return {
      id: id,
      name: `${firstName} ${lastName}`;
    }
}

const resolver = createResolver({
    aggregate,
    authorize: someAuthorizationFunction,
    transform,
});

Transparent Service Resolvers

By default, the services used by our resolvers will pass through directly to the (generated) client code for our backend services. We also enable several additional behaviors in our service configurations, all of which are meant to be transparent to our resolvers:

  • We allow caching of client responses, currently using memcached.
  • We allow deduplication and batching of client requests using DataLoader

This last item is particularly powerful. It is fairly common for a GraphQL request to refer to the same resource along multiple paths. Out of the box, DataLoader can detect these duplicate requests and reduce them to a single request to a backend services. But even better, with a little bit of care and cooperation from backend services, DataLoader can be used to transform several different requests to a single backend service via batching.

A common scenario here is the so-called “N+1” problem in which a GraphQL request asks for a list of N resources along with at least one sub-resource. A CRUD-oriented backend can typically resolve the list of N resources using one request:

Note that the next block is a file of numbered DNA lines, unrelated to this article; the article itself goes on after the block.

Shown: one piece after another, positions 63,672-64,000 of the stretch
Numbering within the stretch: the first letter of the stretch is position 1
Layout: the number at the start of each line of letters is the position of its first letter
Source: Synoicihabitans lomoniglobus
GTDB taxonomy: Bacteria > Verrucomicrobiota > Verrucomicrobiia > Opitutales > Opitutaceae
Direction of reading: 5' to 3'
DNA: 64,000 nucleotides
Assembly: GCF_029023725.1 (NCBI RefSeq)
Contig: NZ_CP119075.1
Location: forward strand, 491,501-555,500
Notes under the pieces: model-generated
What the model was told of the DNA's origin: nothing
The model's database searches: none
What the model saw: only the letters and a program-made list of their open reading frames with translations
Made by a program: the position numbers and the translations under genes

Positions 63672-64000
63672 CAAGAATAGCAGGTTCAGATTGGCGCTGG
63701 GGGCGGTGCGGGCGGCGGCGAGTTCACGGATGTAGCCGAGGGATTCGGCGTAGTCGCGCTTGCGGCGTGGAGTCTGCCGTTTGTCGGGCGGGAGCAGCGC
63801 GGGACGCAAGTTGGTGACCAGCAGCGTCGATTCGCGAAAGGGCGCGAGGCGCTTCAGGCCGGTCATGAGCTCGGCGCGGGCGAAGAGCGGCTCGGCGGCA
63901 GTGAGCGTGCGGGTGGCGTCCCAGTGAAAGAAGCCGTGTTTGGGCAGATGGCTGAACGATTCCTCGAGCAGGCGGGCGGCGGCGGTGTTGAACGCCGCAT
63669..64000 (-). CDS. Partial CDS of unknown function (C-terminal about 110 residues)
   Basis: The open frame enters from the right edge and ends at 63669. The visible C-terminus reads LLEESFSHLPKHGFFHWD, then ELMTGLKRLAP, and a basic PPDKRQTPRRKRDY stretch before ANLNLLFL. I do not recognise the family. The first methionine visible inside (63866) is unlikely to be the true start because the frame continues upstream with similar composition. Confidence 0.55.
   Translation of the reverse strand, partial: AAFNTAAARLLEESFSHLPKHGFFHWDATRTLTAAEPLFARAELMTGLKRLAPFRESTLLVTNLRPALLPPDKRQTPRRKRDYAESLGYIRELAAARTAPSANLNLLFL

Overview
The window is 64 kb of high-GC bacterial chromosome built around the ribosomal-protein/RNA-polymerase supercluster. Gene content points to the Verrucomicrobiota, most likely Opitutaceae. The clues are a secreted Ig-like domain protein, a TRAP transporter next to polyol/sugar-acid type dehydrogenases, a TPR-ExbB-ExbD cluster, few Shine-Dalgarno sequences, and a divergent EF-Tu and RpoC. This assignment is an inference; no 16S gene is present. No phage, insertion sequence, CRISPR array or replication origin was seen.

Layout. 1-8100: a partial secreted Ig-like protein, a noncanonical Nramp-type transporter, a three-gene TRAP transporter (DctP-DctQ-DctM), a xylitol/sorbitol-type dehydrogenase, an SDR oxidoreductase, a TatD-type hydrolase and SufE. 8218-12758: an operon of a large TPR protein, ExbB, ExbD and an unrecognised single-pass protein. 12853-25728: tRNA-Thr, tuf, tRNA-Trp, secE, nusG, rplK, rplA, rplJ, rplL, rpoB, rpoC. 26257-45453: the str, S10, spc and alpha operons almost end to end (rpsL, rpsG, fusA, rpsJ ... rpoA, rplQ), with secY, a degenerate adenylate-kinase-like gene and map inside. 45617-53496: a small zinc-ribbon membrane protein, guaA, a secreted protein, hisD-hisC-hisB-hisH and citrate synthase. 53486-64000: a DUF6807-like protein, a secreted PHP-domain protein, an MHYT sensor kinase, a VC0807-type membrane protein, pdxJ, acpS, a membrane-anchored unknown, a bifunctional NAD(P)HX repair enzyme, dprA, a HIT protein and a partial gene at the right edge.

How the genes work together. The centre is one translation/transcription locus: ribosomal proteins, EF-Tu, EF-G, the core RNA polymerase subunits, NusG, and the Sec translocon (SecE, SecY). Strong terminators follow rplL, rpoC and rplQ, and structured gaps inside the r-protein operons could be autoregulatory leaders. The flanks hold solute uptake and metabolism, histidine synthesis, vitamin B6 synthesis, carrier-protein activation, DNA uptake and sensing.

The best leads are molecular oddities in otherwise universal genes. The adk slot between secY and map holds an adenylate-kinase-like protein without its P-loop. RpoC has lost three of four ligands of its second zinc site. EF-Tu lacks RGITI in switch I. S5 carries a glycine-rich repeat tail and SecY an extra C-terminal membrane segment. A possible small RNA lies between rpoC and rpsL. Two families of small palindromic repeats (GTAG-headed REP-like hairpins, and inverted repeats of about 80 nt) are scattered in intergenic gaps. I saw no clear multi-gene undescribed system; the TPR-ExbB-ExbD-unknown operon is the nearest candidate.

GET /api/resource

Unfortunately, the resulting sub-resources will typically be requested one-at-a-time:

GET /api/sub-resource/id1
GET /api/sub-resource/id2
GET /api/sub-resource/id3

With batching, this query can be transparently re-mapped to:

GET /api/sub-resource?ids=id1,id2,id3

Performance Considerations

If you do nothing else, pay attention to caching of CORS requests. GraphQL requests tend to be POST requests; if you host your API on a different (sub-)domain from your frontend application, the browser will issue pre-flight CORS OPTIONS requests for every GraphQL query. (A typical REST API has many more GET requests which do not require pre-flighting.) A failure to enable caching of CORS requests will approximately double the number of HTTP requests required by your client.

Beyond that, we enourage a “measure twice, cut once” approach to GraphQL performance. There are many effective strategies – including service caching and batching – but problems are surpisingly often not where you first look!

Try It Out

Globality makes an effort to open-source our framework code. We use a great deal of open-source ourselves and aim to share what we find works back to anyone who finds it useful.

Much of the content in this post was adapted from conventions found in some of these projects.

Feel free to give them a try and send us feedback: